Dr Sabine Gless, Dr. iur. (Bonn, Germany), Dr. iur. habil (Münster, Germany), is Professor at the Faculty of Law at the University of Basel in Switzerland where she holds a Chair for Criminal Law and Criminal Procedure. Her research interests include international criminal law, evidence law and the impact of digitalization on criminal justice. Dr. Gless’ work covers issues of criminal liability for autonomous cars, predictive policing and protection of crypto-currencies under criminal law.

Her research at NYU will focus on potential limitations on the use of data generated by technologies that monitor biometric data in “smart traffic”. The handling of data generated by highly automated driving cars, for instance, provides an excellent example of new legal problems for fact-finding in criminal proceedings that can only be understood with a specialized technical background, yet affect the broader public. Solutions will need new legal approaches, particularly with regard to balancing individual and public interests in criminal law and procedure.

Dr. Gless is on the editorial board of several law journals and acts as an expert with the European Commission as well as with Swiss government authorities. She served as a member of the Swiss Research Council of the Swiss National Science Foundation and the Review Board of Legal Studies of the German Research Association.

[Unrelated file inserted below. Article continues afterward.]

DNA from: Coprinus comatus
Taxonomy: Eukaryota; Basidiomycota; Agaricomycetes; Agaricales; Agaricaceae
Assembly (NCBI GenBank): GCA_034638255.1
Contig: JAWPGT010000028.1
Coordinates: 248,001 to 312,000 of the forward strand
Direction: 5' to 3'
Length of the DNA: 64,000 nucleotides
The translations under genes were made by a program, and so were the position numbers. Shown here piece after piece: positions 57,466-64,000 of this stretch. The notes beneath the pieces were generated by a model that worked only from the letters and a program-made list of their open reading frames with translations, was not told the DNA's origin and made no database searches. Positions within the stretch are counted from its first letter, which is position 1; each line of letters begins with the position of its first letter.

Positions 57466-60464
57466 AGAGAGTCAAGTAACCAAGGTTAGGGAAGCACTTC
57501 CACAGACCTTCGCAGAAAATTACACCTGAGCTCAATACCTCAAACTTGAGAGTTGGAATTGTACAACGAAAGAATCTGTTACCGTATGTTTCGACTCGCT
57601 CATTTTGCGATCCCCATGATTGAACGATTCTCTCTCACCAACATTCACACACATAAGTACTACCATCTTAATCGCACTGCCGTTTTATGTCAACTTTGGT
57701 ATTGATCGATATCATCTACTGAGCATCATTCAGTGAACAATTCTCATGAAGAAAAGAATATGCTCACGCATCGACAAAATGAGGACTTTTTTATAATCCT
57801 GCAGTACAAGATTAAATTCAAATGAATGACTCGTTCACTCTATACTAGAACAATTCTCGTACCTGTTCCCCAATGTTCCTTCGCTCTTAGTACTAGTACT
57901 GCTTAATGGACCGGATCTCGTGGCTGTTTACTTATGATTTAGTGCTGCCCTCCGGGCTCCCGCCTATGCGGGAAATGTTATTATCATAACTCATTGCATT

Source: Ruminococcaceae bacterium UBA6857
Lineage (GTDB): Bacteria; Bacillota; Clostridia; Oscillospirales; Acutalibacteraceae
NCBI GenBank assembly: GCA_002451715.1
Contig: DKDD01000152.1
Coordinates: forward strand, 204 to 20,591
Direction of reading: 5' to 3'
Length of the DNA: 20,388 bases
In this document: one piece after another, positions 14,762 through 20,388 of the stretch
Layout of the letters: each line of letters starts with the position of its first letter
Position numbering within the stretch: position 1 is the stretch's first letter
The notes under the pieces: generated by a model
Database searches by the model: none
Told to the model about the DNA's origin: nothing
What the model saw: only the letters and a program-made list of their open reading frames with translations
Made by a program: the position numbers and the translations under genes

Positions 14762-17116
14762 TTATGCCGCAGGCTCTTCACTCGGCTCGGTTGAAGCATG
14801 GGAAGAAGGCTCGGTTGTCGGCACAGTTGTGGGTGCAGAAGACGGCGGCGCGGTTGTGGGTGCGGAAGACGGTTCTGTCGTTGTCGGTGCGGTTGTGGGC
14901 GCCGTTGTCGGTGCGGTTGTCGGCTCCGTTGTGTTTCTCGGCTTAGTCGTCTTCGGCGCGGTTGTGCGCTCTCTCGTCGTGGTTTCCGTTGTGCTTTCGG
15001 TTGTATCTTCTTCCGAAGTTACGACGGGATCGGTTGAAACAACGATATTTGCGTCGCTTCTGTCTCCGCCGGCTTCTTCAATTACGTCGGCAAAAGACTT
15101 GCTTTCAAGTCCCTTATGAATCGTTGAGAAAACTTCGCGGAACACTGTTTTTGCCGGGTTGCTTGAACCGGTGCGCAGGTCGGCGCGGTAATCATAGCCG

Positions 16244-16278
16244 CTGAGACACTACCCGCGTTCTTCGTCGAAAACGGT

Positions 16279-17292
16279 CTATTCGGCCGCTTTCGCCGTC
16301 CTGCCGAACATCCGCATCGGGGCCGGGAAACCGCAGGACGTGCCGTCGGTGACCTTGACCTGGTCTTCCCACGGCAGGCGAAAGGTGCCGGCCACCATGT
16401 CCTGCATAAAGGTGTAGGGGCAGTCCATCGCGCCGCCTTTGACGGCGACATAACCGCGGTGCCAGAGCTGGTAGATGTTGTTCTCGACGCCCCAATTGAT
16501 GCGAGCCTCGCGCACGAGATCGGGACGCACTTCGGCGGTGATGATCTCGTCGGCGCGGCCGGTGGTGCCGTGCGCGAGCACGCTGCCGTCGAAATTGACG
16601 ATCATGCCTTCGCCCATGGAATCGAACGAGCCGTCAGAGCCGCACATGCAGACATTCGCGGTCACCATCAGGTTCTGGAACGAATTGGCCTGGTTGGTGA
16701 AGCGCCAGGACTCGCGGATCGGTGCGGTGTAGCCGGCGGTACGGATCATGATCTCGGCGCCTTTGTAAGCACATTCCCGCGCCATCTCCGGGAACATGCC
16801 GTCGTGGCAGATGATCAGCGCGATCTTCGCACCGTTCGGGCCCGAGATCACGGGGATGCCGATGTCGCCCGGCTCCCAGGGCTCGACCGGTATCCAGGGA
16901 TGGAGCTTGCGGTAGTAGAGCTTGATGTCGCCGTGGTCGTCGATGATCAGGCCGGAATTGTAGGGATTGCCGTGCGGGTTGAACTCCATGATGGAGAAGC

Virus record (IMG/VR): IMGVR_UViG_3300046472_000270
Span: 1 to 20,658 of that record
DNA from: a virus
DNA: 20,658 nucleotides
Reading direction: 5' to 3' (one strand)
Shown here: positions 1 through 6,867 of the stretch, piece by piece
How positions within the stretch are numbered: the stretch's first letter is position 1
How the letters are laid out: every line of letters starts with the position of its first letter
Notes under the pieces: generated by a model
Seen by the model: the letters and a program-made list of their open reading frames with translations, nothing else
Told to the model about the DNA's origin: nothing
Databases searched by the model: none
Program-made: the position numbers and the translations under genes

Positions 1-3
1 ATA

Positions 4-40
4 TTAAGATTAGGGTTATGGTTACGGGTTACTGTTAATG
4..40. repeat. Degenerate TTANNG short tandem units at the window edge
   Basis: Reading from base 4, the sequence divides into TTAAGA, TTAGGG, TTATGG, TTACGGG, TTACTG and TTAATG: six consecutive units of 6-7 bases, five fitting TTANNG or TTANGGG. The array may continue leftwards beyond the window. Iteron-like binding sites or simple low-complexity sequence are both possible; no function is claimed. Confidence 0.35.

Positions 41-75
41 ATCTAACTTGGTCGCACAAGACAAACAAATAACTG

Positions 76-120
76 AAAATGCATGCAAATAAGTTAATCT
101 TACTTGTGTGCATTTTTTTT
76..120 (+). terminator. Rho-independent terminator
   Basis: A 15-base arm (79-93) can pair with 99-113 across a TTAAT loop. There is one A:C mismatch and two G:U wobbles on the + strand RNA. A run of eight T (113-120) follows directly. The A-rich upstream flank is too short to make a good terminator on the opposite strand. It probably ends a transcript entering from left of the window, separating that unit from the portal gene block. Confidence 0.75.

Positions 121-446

Center Affiliation: Information Law Institute
Research Project: Machine Monitoring Men—Use of Data (in criminal proceedings)


Global Fellow David GoddardDavid Goddard
Senior Fellow from Practice & Government 
New Zealand

David Goddard is a leading New Zealand barrister.  He specialises in appellate advocacy, appearing frequently in the Court of Appeal and the Supreme Court. He was appointed Queen’s Counsel in 2003.

David also has a longstanding involvement in law reform in New Zealand and other countries in the Asia-Pacific region, advising ministers, government agencies and Parliamentary committees on a wide range of policy issues. He has represented New Zealand in bilateral and multilateral treaty negotiations. David has a particular interest in cross-border legal issues, and has been chairing a series of Special Commission meetings at the Hague Conference on Private International Law, working towards a new multilateral treaty on recognition and enforcement of foreign judgments. 

David’s current research focuses on legal design: the many different ways in which written laws can be structured; the implications of those choices for the practical operation and effectiveness of those laws; and the significance for those choices of the institutional setting within which those laws are intended to operate.

Center Affiliation: Center for Transnational Litigation, Arbitration, and Commercial Law
Research Project: Legal Design: Making Law Work


Soterios Loizou (Spring)
Post-Doctoral Global Fellow

Bio coming soon.

Center Affiliation: Center for Transnational Litigation, Arbitration, and Commercial Law 
Research Project: International Business Transactions in the USA 


Global Fellow Hadassa NoordaHadassa Noorda
Post-Doctoral Global Fellow
The Netherlands